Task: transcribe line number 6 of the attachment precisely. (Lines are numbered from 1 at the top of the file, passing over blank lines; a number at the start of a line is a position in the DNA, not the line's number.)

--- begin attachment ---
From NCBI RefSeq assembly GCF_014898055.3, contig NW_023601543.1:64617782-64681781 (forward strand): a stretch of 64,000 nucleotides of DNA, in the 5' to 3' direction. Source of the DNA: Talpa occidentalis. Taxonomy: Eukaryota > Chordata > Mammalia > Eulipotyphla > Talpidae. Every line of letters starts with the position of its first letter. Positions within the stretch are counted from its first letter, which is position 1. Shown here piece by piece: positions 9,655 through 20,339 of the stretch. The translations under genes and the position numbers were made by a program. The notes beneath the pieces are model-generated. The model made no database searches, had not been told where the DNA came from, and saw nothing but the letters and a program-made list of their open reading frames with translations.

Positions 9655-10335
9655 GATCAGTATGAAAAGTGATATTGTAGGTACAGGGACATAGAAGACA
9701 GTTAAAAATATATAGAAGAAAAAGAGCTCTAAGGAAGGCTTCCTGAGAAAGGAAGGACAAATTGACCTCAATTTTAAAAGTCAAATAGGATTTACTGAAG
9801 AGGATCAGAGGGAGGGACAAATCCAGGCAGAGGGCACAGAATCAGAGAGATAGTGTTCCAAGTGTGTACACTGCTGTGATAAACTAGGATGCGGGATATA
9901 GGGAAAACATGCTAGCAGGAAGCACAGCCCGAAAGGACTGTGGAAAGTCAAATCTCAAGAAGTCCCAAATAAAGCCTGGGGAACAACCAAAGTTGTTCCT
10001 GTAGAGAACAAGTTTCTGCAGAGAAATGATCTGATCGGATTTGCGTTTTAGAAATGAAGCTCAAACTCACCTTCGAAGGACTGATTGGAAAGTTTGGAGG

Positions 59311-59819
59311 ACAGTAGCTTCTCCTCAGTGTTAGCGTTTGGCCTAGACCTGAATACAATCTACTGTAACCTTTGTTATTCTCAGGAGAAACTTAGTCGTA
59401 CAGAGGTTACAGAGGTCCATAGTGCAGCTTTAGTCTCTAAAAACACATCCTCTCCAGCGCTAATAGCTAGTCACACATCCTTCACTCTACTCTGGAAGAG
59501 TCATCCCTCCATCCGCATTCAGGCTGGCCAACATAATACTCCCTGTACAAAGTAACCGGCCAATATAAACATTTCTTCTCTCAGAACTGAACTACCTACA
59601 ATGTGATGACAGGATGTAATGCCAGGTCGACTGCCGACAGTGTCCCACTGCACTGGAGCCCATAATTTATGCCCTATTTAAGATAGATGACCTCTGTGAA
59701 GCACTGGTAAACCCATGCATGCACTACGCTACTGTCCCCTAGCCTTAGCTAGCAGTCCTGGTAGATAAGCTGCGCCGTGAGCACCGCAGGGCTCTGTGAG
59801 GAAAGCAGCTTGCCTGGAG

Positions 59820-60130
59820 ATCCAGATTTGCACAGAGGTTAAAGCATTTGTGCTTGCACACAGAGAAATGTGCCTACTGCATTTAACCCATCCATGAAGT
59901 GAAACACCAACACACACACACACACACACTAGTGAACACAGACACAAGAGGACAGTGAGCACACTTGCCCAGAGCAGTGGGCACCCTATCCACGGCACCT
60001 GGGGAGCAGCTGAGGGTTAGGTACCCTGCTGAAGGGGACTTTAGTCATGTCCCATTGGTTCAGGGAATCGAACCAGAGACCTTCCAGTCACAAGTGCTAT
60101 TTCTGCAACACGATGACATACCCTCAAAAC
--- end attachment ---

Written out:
9901 GGGAAAACATGCTAGCAGGAAGCACAGCCCGAAAGGACTGTGGAAAGTCAAATCTCAAGAAGTCCCAAATAAAGCCTGGGGAACAACCAAAGTTGTTCCT